If you aspire to be a hero, then you will never be one. Heroism is not a goal but a consequence, a result of the extraordinary risk you took and accepted to make other people’s lives better. Whether others’ lives really become better because of one’s action is usually beyond one’s control. Heroism is seldom marked by an award but sometimes, it is.
No one plans to be a hero. It is never in one’s “Key Performance Indicator” in life. So if you question the accolades given to “heroes” you secretly or openly think should have been given – following your own notion of “heroism” – to you (or others you prefer), you spectacularly fail in that essential criteria of “heroism.” And you probably deserve an award for that kind of phenomenal failure.
“Extraordinary” depends on what is “ordinary” at that time you were considered a “hero.” If you lived in a time and place where the majority of people reliably stop and help even a stranger in need, speak up and routinely fight against abusive authorities despite great risks, step up to solve a common crisis, we would all be scratching our heads on what “hero” meant. I personally want to live in a place and time where there would be no need for heroes.
But human nature, as has been proven by our real-world experience and data from behavioral science, has shown, that humans are not basically good. That is the bad news. But the good news is neither are we basically evil. Instead, we are both AND all the gray points along the spectrum, in different points in our lifetimes, shaped by how we were raised, whom we have become and how we bow to or rise above the circumstances we find ourselves in.
That is NOT what most religions teach but that is understandable because being consistently aspirational is also part of human nature. Otherwise, we should all just succumb, without question, to our collective earthly tragedies like a field of bowed roses. I respect those religions that, in their deep, scaled attempts, raise the bar for human nature, despite history, despite reality. I think institutions, like the Nobel Committee, that recognize how far we can rise above our darkest natures in real world experience serve the same purpose in their distinct way.
Science has been trying to capture glimpses of our human nature, to try to explain us to ourselves. But of course, the explanations about why we are the way we are, are not as clear-cut as how we explain how motors work or even how we send humans to space. Science will not be worth its salt if it does not aim to explain but when it comes to human nature, the tools to capture the complex beings that we are and the inherent traps (being aware that we are being studied), are constants that pervert the enterprise. So in terms of the science of human nature, definitive “laws” in the same way we have, for instance, the laws of motion or the gas laws, elude us. BUT we gain remarkable clues – marks that move us forward in the journey to understanding ourselves.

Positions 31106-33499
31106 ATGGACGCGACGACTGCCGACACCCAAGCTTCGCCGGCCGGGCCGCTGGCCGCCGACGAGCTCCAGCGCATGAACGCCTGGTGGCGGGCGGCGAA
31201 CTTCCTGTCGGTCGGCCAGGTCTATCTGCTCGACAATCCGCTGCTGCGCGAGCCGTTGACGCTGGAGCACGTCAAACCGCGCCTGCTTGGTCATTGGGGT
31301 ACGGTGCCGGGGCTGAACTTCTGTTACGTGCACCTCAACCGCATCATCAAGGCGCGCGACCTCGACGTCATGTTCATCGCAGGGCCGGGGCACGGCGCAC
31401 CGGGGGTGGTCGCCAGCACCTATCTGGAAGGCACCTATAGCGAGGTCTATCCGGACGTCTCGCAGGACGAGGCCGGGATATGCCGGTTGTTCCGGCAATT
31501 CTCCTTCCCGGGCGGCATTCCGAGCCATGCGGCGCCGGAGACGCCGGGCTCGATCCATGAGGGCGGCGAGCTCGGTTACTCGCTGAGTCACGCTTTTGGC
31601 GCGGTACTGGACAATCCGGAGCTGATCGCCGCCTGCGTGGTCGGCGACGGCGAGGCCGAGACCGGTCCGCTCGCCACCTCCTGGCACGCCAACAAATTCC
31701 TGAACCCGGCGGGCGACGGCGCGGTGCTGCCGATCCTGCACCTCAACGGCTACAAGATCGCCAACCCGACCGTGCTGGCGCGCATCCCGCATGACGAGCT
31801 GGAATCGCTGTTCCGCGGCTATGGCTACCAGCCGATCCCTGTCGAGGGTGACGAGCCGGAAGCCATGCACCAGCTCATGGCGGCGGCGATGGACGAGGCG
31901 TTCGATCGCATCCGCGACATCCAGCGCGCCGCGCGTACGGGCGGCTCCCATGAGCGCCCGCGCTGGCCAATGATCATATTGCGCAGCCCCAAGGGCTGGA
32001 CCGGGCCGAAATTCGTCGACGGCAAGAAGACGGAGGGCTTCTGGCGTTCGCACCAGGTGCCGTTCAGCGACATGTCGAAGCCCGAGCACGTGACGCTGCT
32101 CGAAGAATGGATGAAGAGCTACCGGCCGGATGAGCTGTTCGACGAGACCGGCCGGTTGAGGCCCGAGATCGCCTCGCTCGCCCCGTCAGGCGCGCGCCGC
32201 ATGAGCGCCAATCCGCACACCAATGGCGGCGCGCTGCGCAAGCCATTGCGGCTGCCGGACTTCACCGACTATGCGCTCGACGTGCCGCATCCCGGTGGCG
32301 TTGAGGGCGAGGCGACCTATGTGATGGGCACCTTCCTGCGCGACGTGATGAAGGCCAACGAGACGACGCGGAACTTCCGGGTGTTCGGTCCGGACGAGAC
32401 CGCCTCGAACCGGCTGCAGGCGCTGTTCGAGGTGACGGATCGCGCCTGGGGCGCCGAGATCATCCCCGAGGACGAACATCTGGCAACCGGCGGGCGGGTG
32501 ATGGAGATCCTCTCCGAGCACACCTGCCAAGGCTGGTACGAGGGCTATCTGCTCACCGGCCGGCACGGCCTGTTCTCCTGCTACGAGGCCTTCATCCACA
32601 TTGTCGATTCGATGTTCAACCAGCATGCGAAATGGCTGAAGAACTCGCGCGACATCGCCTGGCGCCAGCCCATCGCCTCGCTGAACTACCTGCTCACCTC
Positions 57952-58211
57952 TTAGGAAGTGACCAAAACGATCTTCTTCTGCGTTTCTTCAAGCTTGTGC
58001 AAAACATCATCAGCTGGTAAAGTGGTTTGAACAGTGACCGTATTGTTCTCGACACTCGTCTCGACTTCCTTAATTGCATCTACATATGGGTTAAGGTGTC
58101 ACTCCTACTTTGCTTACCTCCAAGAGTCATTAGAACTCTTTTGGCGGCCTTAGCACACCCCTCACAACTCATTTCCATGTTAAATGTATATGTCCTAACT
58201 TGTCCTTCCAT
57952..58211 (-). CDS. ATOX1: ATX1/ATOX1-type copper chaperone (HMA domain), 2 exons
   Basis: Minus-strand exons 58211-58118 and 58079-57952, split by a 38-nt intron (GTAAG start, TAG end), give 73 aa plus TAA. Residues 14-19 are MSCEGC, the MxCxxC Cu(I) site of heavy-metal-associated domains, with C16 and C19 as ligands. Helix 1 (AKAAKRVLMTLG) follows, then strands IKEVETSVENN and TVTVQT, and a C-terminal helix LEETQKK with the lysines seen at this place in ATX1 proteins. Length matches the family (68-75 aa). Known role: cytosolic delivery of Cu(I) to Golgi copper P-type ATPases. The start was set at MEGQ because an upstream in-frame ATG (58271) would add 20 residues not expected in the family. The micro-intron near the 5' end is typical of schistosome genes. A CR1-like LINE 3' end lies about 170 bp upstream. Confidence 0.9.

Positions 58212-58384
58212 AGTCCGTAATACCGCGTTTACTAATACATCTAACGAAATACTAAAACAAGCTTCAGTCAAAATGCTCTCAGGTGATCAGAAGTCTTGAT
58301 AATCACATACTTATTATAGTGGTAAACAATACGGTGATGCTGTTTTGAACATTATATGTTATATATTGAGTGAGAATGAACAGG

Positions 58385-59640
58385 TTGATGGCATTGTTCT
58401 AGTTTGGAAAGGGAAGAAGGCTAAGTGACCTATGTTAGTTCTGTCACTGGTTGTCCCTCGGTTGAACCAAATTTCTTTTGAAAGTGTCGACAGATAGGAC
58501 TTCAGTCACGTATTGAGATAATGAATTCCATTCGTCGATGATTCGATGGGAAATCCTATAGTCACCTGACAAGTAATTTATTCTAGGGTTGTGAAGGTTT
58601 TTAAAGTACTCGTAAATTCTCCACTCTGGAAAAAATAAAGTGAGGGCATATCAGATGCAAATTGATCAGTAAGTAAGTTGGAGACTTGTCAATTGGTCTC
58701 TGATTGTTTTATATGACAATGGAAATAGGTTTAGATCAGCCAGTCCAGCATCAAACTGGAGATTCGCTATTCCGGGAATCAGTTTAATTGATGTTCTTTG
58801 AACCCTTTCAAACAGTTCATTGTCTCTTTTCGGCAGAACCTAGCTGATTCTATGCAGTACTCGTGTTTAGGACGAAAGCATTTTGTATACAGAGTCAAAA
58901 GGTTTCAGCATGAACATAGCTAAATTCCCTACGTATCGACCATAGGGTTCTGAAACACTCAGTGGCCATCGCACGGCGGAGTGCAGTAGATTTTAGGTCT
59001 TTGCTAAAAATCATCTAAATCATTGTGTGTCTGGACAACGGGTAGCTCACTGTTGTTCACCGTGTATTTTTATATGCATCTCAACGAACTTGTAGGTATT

Two landmark experiments in behavioral science shape the notion of “hero” – the 1971 Stanford Prison Experiment and the Milgram Experiments which began in the 60’s. The Stanford Prison showed that people can lose control of the context of their participation in anything if circumstances are powerful enough. This means that extreme behaviors are most likely to happen in extreme institutions. The Milgram experiments showed that ordinary people are more willing to harm others in sheer obedience to authority, and even escalate that harm, as long as it is sanctioned.
These two experiments give us fundamental insights about human nature that tell us that one, “blind obedience to authority” is common and expected; two, extreme behavior in institutions and in its leaders beget the same in their members and allies even if individually, those members have decent and non-extreme records. These draw the line where ordinary human nature sits. That is why always only a relative few, or very few acts who call out abusive institutionalized behavior and resist obeying sanctioned orders to harm. And when they do, they mark “exceptional” territory in human nature, and therefore, are extraordinary. And lastly, I think the two experiments reveal that heroism is not a planned personal enterprise for anyone.
The recognition of anyone to be “hero” or to be emblematic of what we all aspire to become, does not mean that others who do the same but did not get the recognition, deserve it less. It is the recognition, not the acts of heroism, that we were distracted about.
So Maria and Rappler, thank you for not planning or wishing for a Nobel Prize. Thank you to the detractors who rendered it even more painfully clear that we direly need heroes, even if it is in itself a tragic testament to the times that we do. To the rest of us, mere mortals – may we keep working on ourselves so we never have to need heroes or destructively argue on who deserves to be one or not. – Rappler.com
Maria Isabel Garcia is a science writer. She has written two books, “Science Solitaire” and “Twenty One Grams of Spirit and Seven Ounces of Desire.” You can reach her at email@example.com.